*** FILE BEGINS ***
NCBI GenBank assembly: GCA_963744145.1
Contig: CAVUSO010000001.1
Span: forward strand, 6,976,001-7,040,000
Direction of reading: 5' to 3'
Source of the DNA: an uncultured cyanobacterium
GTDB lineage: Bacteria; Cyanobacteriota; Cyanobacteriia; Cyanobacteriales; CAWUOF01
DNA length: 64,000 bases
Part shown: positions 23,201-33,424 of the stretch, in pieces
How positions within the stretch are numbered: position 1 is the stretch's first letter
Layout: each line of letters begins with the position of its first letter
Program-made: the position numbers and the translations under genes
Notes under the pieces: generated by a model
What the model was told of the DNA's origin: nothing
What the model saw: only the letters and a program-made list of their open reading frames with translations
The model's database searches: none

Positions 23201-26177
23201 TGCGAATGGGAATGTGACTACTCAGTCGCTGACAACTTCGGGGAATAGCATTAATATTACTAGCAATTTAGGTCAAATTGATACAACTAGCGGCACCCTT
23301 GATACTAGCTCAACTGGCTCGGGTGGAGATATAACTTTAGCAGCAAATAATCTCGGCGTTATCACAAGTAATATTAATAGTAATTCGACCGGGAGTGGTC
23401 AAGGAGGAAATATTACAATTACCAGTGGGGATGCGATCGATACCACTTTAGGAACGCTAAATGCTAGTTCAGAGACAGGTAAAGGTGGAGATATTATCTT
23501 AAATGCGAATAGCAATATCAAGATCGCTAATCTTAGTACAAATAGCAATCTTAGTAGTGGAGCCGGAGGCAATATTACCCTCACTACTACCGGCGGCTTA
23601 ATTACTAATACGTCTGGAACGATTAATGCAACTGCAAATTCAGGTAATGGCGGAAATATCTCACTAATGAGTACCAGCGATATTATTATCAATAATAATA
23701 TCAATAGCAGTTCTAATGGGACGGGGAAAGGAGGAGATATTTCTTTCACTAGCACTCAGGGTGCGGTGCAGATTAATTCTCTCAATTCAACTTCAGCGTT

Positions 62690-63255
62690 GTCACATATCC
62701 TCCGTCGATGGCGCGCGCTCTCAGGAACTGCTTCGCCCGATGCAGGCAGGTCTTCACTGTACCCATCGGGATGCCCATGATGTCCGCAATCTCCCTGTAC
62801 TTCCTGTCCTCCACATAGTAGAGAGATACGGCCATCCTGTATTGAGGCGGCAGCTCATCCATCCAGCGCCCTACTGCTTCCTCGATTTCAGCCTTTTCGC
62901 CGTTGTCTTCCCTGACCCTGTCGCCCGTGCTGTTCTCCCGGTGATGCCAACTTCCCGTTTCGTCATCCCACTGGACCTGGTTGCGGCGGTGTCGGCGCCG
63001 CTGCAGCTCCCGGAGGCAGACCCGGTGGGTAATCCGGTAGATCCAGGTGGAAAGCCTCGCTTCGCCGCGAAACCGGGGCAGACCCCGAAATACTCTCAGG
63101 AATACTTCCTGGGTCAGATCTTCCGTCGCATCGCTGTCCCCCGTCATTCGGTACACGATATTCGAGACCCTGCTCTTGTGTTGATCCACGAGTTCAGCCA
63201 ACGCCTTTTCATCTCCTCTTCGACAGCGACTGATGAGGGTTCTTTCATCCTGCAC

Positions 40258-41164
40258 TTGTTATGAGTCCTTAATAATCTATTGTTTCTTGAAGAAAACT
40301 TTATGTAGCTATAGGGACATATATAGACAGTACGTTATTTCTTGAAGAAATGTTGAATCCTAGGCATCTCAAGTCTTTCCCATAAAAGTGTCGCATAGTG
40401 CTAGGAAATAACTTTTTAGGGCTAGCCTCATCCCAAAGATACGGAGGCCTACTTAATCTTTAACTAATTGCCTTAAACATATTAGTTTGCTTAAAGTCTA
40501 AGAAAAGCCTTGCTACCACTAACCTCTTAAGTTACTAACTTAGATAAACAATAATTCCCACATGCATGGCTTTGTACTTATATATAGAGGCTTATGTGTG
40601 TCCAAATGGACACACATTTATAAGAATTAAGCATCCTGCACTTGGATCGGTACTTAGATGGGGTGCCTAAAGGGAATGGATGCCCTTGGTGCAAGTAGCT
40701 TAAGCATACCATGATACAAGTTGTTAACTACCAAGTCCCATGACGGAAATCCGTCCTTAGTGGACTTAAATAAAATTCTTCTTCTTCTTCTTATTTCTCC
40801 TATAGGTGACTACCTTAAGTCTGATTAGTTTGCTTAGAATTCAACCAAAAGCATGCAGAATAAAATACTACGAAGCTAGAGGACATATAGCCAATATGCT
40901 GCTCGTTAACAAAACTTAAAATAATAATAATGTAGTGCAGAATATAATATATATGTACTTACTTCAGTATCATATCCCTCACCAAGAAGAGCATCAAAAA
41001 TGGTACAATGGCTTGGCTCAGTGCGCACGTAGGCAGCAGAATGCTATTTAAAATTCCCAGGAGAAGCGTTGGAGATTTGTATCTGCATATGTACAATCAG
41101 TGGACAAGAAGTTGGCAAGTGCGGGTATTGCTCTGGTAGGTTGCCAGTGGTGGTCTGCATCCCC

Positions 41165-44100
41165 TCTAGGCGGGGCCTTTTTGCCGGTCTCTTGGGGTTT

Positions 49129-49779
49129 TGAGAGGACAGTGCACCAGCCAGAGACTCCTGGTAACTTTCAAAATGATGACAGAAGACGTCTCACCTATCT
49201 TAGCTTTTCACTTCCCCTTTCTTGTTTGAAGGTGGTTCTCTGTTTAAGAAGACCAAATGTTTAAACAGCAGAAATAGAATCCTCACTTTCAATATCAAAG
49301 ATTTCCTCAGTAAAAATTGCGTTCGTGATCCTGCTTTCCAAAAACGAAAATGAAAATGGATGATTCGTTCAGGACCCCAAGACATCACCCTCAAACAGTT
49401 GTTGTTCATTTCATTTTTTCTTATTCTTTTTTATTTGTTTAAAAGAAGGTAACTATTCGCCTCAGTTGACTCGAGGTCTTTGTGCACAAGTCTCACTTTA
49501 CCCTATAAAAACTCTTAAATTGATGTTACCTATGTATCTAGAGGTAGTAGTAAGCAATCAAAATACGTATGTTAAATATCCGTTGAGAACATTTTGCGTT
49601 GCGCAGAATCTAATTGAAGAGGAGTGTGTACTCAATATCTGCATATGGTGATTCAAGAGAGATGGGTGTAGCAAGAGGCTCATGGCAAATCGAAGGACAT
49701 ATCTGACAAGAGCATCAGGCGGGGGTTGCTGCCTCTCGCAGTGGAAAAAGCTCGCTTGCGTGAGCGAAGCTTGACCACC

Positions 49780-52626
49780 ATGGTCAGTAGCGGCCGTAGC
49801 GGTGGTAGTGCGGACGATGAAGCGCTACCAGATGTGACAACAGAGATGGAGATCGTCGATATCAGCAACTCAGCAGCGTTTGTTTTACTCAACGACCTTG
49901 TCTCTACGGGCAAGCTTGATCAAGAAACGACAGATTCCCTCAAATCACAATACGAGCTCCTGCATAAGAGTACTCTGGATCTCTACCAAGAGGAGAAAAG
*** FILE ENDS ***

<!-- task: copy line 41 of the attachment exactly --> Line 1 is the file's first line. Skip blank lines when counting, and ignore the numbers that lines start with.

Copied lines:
41101 TGGACAAGAAGTTGGCAAGTGCGGGTATTGCTCTGGTAGGTTGCCAGTGGTGGTCTGCATCCCC